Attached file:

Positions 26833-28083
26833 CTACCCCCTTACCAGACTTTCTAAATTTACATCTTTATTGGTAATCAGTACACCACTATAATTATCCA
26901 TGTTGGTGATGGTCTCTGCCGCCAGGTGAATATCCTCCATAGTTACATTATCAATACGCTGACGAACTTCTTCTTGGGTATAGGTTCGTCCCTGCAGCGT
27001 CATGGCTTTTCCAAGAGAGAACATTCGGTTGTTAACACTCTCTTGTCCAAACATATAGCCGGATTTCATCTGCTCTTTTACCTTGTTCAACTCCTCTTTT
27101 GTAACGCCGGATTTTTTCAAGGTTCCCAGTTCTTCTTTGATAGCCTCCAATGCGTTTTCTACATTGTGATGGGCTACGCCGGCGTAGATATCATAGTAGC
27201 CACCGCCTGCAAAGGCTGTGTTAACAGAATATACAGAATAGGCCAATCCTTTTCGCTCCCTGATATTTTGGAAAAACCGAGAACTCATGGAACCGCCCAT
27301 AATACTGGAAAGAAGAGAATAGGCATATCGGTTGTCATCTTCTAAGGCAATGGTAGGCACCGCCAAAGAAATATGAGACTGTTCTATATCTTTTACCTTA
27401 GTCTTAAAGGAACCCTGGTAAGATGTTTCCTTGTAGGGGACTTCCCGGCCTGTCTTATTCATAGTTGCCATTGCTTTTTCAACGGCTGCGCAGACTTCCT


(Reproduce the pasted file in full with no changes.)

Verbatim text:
Positions 26833-28083
26833 CTACCCCCTTACCAGACTTTCTAAATTTACATCTTTATTGGTAATCAGTACACCACTATAATTATCCA
26901 TGTTGGTGATGGTCTCTGCCGCCAGGTGAATATCCTCCATAGTTACATTATCAATACGCTGACGAACTTCTTCTTGGGTATAGGTTCGTCCCTGCAGCGT
27001 CATGGCTTTTCCAAGAGAGAACATTCGGTTGTTAACACTCTCTTGTCCAAACATATAGCCGGATTTCATCTGCTCTTTTACCTTGTTCAACTCCTCTTTT
27101 GTAACGCCGGATTTTTTCAAGGTTCCCAGTTCTTCTTTGATAGCCTCCAATGCGTTTTCTACATTGTGATGGGCTACGCCGGCGTAGATATCATAGTAGC
27201 CACCGCCTGCAAAGGCTGTGTTAACAGAATATACAGAATAGGCCAATCCTTTTCGCTCCCTGATATTTTGGAAAAACCGAGAACTCATGGAACCGCCCAT
27301 AATACTGGAAAGAAGAGAATAGGCATATCGGTTGTCATCTTCTAAGGCAATGGTAGGCACCGCCAAAGAAATATGAGACTGTTCTATATCTTTTACCTTA
27401 GTCTTAAAGGAACCCTGGTAAGATGTTTCCTTGTAGGGGACTTCCCGGCCTGTCTTATTCATAGTTGCCATTGCTTTTTCAACGGCTGCGCAGACTTCCT